* Make 'userpack init' can adjust those dir items deleted from 'userpack.dirs'

When want to install 'glib2-2.6.4', but type in error with
# upm i -a -c profiles/glib2 glib-2.6.4
This will mistakenly remove all files of glib-1.2.10!!! Because when a
package installation failed, the Manager will remove all the files
that generated by 'install', 'cp', 'mv' commands during the process.

So far, this limitation roots in the limitation of package version
control, this also makes 'upgrade' not easy.

This is the first time I distribute my work, because the lack of
ability, I can't say I have done it commendably, I will try my best
to improve it in the future, so hope every can give me more

I hope this program is useful for you, and I also hope that we can
get a more convenient LFS distribution from this way.

Thank you.

Last edited by Chowroc; 12-09-2006 at 09:30 AM.
Old 12-09-2006, 09:42 AM   #2
Registered: Dec 2004
Posts: 145

Original Poster
Rep: Reputation: 15
There is a known bug in the latest version 0.1.1beta, for the admin groups support.

The admin groups support is like this: 'glib2', 'atk', and 'gtk2' package users all belong to a group 'GTK' besides their own group 'glib2', 'atk' and 'gtk2' and the 'install' group, for some limited direcotries sharing. The README file explain these in detail.

Now there is a problem of that reading these groups setting from the installation profiles. for example, when:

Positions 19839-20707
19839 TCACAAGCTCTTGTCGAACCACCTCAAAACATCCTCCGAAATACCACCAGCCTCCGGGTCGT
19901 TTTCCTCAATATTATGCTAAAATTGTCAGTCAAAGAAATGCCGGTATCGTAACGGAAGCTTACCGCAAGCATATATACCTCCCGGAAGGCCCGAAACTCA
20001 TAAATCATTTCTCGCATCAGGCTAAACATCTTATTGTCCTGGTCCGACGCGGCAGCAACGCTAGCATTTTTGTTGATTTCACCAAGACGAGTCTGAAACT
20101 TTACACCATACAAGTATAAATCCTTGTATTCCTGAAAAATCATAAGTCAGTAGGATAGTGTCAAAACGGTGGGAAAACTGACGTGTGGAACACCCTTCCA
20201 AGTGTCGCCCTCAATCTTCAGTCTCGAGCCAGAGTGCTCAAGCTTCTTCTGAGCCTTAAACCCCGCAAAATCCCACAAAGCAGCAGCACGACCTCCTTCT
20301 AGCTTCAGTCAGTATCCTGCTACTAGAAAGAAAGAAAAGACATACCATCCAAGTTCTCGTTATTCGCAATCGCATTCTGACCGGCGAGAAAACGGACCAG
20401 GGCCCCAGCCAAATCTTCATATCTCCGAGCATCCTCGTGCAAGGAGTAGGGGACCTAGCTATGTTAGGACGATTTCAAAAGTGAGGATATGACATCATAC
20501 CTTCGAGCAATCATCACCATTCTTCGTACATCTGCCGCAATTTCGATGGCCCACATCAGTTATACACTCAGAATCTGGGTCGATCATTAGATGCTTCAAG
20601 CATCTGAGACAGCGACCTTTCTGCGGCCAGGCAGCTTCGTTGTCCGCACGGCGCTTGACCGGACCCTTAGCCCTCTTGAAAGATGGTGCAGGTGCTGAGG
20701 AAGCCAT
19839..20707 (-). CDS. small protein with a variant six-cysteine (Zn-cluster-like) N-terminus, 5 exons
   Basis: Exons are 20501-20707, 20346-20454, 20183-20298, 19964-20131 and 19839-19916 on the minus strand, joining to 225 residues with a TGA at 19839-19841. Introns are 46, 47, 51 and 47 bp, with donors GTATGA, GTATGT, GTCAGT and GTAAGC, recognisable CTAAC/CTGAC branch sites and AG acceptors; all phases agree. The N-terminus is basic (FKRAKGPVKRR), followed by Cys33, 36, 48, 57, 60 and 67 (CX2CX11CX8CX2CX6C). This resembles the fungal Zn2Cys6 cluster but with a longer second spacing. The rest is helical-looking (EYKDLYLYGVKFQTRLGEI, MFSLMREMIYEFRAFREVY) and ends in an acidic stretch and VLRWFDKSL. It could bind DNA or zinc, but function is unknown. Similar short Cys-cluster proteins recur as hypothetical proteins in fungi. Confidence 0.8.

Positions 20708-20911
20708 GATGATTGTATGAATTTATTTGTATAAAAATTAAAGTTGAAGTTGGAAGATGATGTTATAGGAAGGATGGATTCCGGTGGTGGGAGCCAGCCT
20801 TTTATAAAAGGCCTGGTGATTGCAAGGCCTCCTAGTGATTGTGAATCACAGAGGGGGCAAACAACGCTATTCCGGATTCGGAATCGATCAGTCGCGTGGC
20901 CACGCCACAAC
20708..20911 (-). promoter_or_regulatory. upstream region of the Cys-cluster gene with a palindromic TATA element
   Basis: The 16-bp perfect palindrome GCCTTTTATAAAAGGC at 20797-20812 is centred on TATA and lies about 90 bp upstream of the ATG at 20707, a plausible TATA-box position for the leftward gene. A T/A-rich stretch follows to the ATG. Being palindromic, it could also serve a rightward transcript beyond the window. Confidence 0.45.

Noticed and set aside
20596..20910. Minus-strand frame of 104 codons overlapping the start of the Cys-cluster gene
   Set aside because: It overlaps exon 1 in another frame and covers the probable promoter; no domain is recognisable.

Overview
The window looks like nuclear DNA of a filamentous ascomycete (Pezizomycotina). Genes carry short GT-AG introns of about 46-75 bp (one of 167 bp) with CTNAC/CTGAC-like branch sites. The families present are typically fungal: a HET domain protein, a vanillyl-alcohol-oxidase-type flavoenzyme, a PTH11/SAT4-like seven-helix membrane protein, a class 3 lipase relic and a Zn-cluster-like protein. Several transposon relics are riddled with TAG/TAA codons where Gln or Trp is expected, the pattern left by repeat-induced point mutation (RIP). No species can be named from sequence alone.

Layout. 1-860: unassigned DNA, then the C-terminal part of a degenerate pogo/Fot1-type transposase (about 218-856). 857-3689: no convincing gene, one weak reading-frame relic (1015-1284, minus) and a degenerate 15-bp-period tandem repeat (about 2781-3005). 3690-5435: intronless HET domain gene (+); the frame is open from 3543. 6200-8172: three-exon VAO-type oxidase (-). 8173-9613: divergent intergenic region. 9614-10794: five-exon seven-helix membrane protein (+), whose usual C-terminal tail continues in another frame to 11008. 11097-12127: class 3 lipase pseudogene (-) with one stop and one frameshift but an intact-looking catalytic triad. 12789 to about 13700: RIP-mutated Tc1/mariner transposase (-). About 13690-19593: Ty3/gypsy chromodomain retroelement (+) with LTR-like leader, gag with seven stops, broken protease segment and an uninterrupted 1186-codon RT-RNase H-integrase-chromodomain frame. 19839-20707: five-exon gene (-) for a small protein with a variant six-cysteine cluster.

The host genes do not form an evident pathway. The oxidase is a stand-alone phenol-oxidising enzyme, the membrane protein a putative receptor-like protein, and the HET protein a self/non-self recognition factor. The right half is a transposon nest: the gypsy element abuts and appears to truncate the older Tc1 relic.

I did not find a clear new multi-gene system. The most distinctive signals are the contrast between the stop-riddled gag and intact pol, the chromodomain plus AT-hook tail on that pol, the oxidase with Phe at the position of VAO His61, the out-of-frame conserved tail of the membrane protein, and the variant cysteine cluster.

# upm i -a xfce-4.2.2
will report ownership and permission error, but
# upm i -a xfce-4.2.2 -G xwindow

I have solve these problem but can only distribute the package the next version. And I will build an enhanced admin groups support in the further future.

Thank you.
Old 03-16-2007, 04:30 PM   #3
Registered: Jan 2005
Location: california
Distribution: O.A.M. (Overmonitoring Address Matrix) Release 2.2 with 2120 Patch
Posts: 37

Rep: Reputation: 17
Thanks for your work

I'm glad that more people seem to be warming up to the package-user method of package management. I think it is the perfect method for a small distro such as LFS, where there are not too many packages involved. It is a great thing and so nice to see when you do you ls -l and can see what package a file belongs to. When you install one of the major, fat, DVD-ROM-sized, heavy-weight distros that are so common nowadays, all 50,000+ files seem to be owned by root Which isn't really a good or bad thing, I guess. It just makes me pine for the good old simple days (if there ever was such a thing ) when OS's where small and you had all of its files commited to memory. I'm halfway through doing a 6.2-5 LFS install from the LiveCD and I am using Matthias S. Benkmann's hint (although it is rather old, but it seems to be working. The theory is still good.) Most of the trouble I have had so far is related to installing the documentation (man pages and info pages). I wish I had scanned this forum for a newer help system, such as yours, Chowroc, before I began using the dated hint. But that's ok. I'm mostly just hobbying around and enjoy learning about Linux. I hope you keep up the development of your package-user tools. I would like to give them a try. Take care.

Carmichael, CA - USA